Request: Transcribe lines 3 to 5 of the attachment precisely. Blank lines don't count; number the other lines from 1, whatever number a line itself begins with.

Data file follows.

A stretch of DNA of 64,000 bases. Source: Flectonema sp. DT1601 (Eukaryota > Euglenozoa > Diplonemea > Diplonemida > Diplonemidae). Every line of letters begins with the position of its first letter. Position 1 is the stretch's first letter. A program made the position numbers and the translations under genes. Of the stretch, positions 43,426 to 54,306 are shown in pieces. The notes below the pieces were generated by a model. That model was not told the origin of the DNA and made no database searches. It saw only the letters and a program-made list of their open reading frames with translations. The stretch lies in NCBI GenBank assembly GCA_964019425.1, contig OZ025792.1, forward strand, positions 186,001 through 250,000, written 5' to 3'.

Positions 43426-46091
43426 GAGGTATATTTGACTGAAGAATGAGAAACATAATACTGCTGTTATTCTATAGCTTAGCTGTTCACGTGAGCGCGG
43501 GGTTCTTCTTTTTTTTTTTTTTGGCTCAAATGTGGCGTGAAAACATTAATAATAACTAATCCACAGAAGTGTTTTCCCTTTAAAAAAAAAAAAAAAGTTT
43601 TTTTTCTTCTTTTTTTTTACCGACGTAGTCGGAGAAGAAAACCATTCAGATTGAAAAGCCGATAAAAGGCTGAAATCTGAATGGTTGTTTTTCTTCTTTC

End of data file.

43426 GAGGTATATTTGACTGAAGAATGAGAAACATAATACTGCTGTTATTCTATAGCTTAGCTGTTCACGTGAGCGCGG
43501 GGTTCTTCTTTTTTTTTTTTTTGGCTCAAATGTGGCGTGAAAACATTAATAATAACTAATCCACAGAAGTGTTTTCCCTTTAAAAAAAAAAAAAAAGTTT
43601 TTTTTCTTCTTTTTTTTTACCGACGTAGTCGGAGAAGAAAACCATTCAGATTGAAAAGCCGATAAAAGGCTGAAATCTGAATGGTTGTTTTTCTTCTTTC